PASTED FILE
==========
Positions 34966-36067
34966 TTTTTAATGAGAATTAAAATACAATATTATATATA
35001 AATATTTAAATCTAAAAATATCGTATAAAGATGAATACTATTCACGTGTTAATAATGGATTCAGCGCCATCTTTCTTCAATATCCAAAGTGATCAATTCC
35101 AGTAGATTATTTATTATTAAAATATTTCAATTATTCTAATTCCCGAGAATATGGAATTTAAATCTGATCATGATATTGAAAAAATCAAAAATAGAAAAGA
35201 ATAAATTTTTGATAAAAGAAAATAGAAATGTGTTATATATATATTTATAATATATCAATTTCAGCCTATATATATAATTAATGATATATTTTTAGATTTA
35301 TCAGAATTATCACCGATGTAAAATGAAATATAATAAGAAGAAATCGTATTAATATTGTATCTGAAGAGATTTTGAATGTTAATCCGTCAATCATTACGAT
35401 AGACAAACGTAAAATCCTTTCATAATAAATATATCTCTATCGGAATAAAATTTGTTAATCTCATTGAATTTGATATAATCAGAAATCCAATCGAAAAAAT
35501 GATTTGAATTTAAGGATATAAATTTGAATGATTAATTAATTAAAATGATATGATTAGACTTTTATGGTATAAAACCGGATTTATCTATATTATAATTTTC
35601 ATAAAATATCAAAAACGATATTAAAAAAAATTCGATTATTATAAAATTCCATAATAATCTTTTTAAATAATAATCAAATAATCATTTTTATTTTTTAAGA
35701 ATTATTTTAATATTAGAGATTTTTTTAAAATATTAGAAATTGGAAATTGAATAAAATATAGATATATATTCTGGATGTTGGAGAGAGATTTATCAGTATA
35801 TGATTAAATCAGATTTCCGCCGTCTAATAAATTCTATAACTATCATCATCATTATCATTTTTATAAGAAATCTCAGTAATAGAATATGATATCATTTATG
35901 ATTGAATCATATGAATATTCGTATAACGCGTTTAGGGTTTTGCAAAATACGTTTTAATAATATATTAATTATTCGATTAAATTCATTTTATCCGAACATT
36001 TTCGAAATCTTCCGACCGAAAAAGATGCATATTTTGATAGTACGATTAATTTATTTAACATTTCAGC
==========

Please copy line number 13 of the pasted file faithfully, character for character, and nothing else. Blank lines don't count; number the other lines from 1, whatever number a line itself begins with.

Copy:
36001 TTCGAAATCTTCCGACCGAAAAAGATGCATATTTTGATAGTACGATTAATTTATTTAACATTTCAGC